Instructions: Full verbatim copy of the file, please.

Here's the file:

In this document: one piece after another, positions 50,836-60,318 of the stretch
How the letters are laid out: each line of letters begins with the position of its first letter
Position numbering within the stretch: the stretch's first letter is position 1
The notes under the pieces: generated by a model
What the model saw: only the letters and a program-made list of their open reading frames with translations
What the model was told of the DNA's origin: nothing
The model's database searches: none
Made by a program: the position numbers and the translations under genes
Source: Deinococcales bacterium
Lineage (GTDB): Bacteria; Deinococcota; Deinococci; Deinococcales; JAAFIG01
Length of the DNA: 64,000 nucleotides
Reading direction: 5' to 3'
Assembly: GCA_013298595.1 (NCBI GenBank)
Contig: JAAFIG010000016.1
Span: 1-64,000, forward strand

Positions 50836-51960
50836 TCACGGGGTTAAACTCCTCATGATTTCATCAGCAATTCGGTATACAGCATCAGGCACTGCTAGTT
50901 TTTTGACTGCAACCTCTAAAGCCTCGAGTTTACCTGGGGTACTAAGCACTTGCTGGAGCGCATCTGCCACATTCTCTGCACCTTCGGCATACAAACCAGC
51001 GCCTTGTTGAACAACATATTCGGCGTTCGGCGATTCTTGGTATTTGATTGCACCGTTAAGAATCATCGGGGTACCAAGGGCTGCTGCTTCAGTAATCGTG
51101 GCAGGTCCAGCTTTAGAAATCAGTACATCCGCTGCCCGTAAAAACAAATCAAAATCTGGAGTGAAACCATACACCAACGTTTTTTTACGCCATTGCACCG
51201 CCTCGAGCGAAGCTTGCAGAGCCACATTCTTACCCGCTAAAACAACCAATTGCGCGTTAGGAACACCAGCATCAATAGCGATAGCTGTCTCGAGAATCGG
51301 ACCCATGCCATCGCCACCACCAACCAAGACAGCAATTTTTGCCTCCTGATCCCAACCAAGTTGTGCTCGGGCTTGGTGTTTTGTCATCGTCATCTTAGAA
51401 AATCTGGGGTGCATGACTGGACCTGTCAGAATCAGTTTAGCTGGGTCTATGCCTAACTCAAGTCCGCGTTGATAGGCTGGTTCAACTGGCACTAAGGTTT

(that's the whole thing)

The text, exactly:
In this document: one piece after another, positions 50,836-60,318 of the stretch
How the letters are laid out: each line of letters begins with the position of its first letter
Position numbering within the stretch: the stretch's first letter is position 1
The notes under the pieces: generated by a model
What the model saw: only the letters and a program-made list of their open reading frames with translations
What the model was told of the DNA's origin: nothing
The model's database searches: none
Made by a program: the position numbers and the translations under genes
Source: Deinococcales bacterium
Lineage (GTDB): Bacteria; Deinococcota; Deinococci; Deinococcales; JAAFIG01
Length of the DNA: 64,000 nucleotides
Reading direction: 5' to 3'
Assembly: GCA_013298595.1 (NCBI GenBank)
Contig: JAAFIG010000016.1
Span: 1-64,000, forward strand

Positions 50836-51960
50836 TCACGGGGTTAAACTCCTCATGATTTCATCAGCAATTCGGTATACAGCATCAGGCACTGCTAGTT
50901 TTTTGACTGCAACCTCTAAAGCCTCGAGTTTACCTGGGGTACTAAGCACTTGCTGGAGCGCATCTGCCACATTCTCTGCACCTTCGGCATACAAACCAGC
51001 GCCTTGTTGAACAACATATTCGGCGTTCGGCGATTCTTGGTATTTGATTGCACCGTTAAGAATCATCGGGGTACCAAGGGCTGCTGCTTCAGTAATCGTG
51101 GCAGGTCCAGCTTTAGAAATCAGTACATCCGCTGCCCGTAAAAACAAATCAAAATCTGGAGTGAAACCATACACCAACGTTTTTTTACGCCATTGCACCG
51201 CCTCGAGCGAAGCTTGCAGAGCCACATTCTTACCCGCTAAAACAACCAATTGCGCGTTAGGAACACCAGCATCAATAGCGATAGCTGTCTCGAGAATCGG
51301 ACCCATGCCATCGCCACCACCAACCAAGACAGCAATTTTTGCCTCCTGATCCCAACCAAGTTGTGCTCGGGCTTGGTGTTTTGTCATCGTCATCTTAGAA
51401 AATCTGGGGTGCATGACTGGACCTGTCAGAATCAGTTTAGCTGGGTCTATGCCTAACTCAAGTCCGCGTTGATAGGCTGGTTCAACTGGCACTAAGGTTT